Mon, Apr 16, 2018 - Page 15 News List

Asset manager cautious about Apple’s suppliers


After doing well out of Apple Inc suppliers for several years, a top fund manager says it is time to take money off the table.

Geoffrey Wong (黃義旗), head of emerging markets and Asia-Pacific equities at UBS Asset Management in Singapore, has reduced his holdings of the suppliers as he doubts consumer demand for high-end mobile phones will keep rising.

Wong has sold out of Largan Precision Co (大立光), a stock which he held since at least 2011.

The handset lens maker’s shares soared 610 percent in Taipei in the six years through last year. This year, they are down 14 percent.

“We are a bit more cautious,” said Wong, who oversees a team that manages about US$30 billion, including one of the best-performing emerging market equities funds.

“Have we reached a price point where consumers are fighting back and saying I’m not going to pay $1,000 for a phone,” he said.

Consumers are also buying cheaper phones with simpler features, Wong said.

Apple reported lower-than-expected handset sales for the fourth quarter of last year, after the launch of the pricey flagship iPhone X.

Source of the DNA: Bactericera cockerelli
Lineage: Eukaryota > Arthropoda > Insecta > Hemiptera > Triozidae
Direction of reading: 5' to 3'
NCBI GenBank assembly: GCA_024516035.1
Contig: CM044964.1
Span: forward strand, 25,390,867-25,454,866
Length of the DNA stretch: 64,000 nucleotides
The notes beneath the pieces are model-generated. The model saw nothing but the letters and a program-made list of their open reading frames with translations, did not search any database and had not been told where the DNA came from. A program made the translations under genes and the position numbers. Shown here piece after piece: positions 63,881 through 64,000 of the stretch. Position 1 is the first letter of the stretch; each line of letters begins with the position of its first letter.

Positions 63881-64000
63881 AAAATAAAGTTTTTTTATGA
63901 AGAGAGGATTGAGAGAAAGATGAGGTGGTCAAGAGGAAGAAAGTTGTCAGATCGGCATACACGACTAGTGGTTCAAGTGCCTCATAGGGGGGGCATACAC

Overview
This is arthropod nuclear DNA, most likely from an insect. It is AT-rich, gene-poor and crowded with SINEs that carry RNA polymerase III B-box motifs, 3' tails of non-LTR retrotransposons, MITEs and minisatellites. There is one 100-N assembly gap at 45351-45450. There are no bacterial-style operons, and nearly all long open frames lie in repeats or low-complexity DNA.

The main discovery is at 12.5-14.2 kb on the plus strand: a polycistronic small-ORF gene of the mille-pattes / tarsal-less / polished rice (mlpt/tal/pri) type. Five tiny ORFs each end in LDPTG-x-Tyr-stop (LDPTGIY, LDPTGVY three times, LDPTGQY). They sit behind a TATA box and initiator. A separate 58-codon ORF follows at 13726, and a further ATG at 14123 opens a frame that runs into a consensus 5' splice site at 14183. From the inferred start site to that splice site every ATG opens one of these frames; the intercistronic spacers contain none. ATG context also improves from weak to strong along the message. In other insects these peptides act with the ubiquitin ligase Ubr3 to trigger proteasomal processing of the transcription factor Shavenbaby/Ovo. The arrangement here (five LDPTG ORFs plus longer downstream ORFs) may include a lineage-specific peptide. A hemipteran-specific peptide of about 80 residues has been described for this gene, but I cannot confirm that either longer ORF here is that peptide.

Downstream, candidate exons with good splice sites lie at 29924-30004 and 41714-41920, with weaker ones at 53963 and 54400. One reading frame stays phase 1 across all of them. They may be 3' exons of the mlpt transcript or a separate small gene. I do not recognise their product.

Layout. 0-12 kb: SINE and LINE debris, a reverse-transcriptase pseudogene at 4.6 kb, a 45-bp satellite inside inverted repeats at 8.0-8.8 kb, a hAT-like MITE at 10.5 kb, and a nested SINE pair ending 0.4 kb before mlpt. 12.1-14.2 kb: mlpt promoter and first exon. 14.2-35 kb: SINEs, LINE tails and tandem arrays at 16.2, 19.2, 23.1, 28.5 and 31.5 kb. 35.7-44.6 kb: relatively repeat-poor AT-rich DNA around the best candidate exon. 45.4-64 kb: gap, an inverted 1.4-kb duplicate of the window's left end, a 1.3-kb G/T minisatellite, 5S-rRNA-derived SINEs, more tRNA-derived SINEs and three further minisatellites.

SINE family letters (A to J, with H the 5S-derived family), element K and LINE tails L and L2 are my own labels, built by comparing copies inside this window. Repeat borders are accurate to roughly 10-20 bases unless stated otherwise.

Only Xiaomi Corp (小米) and Motorola, which produce less expensive models, shipped more smartphones during the period, according to market researcher IHS Markit Ltd.

While shares of Taiwanese component makers have largely fallen in the past year, Chinese producers such as Sunny Optical Technology Group Co (舜宇光學) and AAC Technologies Holdings Inc (瑞聲科技) are among the best performing stocks in Hong Kong, as investors bet on growing demand in China.

That is not tempting Wong though, who said his portfolio now has very little exposure to phone makers.

Wong is bullish on Asian memory chipmakers, such as Samsung Electronics Co and Taiwan Semiconductor Manufacturing Co (台積電), as the development of artificial intelligence bodes well for the sector in the next decade.

He is also holding on to Tencent Holdings Ltd (騰訊) and Alibaba Group Holding Ltd (阿里巴巴) despite recent volatility, encouraged by their expansion into finance and services.

Banks in emerging markets are also a good investment, Wong said.

Non-performing loans are starting to come down as corporate profits improve, while top companies are likely to borrow more as they increase capital expenditure in the coming three years, he said.

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